Living Streets is researching issues of inclusion around 'continuous footways' and 'bus stop bypasses'.
The designs being used for both continuous footways and bus stop bypasses vary greatly across the UK. Design guidance also varies, and is sometimes contradictory.
This two-year research project is being funded by Transport Scotland and the Department for Transport, and will take place from May 2021 to April 2023.
As part of the project we will be working with highway authorities, pedestrians, cyclists, drivers, disabled people and the organisations that represent them, and we will ourselves inspect and observe many sites across the country.
We have created this web page to provide a public face for the project as it progresses. Scroll down for the latest news and for opportunities to get involved (as these arise).
Continuous footways across side road junctions are intended to provide enhanced priority and safety for people walking, wheeling and cycling. These continue the pavement ('footway') of a bigger road over the end of a smaller side road. There's sometimes an adjacent cycle track too.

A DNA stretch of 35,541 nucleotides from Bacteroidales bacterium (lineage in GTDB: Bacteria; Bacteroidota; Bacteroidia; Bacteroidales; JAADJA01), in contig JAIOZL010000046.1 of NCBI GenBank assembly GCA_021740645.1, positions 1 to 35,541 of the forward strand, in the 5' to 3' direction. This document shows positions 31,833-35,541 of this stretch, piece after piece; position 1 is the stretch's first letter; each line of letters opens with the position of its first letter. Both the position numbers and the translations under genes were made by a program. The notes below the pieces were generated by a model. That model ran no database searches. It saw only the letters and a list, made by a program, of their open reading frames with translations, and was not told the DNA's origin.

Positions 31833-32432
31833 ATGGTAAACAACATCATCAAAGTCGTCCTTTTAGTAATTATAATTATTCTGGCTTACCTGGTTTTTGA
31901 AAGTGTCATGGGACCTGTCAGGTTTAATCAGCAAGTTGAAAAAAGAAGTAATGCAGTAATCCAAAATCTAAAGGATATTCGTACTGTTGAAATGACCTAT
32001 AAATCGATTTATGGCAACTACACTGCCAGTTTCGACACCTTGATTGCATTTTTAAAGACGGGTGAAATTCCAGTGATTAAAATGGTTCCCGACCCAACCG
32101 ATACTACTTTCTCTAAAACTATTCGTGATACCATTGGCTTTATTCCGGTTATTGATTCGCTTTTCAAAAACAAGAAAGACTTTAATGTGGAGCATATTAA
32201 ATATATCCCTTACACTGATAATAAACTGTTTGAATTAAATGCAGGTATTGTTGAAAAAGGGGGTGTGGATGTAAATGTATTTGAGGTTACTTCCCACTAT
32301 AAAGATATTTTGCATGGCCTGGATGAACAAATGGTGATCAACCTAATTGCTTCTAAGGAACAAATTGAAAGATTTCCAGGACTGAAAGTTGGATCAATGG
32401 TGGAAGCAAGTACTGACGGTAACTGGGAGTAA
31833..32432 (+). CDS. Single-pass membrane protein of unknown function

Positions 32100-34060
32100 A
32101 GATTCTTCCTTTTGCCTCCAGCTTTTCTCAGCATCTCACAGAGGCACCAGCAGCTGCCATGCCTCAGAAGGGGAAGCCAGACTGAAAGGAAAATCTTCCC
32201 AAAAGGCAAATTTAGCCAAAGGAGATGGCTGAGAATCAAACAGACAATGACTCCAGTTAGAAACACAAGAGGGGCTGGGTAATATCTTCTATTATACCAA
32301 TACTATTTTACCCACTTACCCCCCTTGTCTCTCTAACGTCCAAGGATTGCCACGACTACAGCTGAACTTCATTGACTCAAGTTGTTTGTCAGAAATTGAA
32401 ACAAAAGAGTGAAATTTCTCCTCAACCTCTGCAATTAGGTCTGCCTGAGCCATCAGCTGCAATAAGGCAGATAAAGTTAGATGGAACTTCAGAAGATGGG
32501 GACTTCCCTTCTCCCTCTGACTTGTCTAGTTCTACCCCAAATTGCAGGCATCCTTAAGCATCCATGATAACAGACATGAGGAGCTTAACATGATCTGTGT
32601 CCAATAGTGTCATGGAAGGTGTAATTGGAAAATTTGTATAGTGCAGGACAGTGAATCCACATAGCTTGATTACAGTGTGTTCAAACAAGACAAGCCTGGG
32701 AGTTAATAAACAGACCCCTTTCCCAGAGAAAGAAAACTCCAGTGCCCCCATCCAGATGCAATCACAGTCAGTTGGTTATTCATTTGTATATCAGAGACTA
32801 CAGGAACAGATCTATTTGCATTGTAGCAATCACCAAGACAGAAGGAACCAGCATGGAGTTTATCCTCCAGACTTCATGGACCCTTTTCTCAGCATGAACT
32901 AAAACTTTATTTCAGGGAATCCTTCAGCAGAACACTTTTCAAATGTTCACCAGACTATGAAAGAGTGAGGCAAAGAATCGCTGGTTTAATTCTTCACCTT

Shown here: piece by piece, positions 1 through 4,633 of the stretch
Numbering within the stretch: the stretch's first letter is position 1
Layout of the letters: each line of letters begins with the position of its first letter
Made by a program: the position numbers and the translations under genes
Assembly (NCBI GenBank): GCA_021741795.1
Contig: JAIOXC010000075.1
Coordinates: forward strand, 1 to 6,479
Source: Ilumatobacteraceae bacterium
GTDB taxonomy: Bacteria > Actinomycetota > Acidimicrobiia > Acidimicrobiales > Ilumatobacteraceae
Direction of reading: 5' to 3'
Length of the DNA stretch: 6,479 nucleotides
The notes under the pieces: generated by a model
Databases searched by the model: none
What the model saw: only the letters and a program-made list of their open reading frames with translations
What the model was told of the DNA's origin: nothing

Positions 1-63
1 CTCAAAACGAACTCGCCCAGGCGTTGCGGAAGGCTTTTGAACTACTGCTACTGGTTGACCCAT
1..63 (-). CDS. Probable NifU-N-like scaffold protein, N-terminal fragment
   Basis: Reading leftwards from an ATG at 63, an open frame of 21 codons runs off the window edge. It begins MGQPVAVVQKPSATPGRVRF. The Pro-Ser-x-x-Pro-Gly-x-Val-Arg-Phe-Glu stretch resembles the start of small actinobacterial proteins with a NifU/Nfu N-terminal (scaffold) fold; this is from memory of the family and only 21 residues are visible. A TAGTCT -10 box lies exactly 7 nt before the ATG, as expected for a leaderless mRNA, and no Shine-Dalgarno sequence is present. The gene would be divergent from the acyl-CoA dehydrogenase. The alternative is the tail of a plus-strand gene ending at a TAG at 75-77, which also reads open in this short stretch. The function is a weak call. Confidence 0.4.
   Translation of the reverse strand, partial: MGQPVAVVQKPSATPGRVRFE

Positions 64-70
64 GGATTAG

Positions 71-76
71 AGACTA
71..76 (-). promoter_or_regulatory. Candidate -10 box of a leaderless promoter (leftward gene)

Anecdotal evidence and reports from groups representing some disabled people indicate that they have real concerns about safety and accessibility. There have also been suggestions that some designs make conditions more challenging for older people or for children.
Bus stop bypasses (or ‘floating bus stops’) maintain the protection of a cycle track, for people cycling, at bus stops. These place the bus stop on an island between the road and footway, routing the cycle track between the footway and the island.
Concerns have been raised by some disabled people, and groups representing them, that these designs can be problematic. There are fears about whether the layouts allow people to safely cross the cycle traffic to move to and from the bus stop.
We have already:
We are currently working on the following:
(Updated 16 February 2022)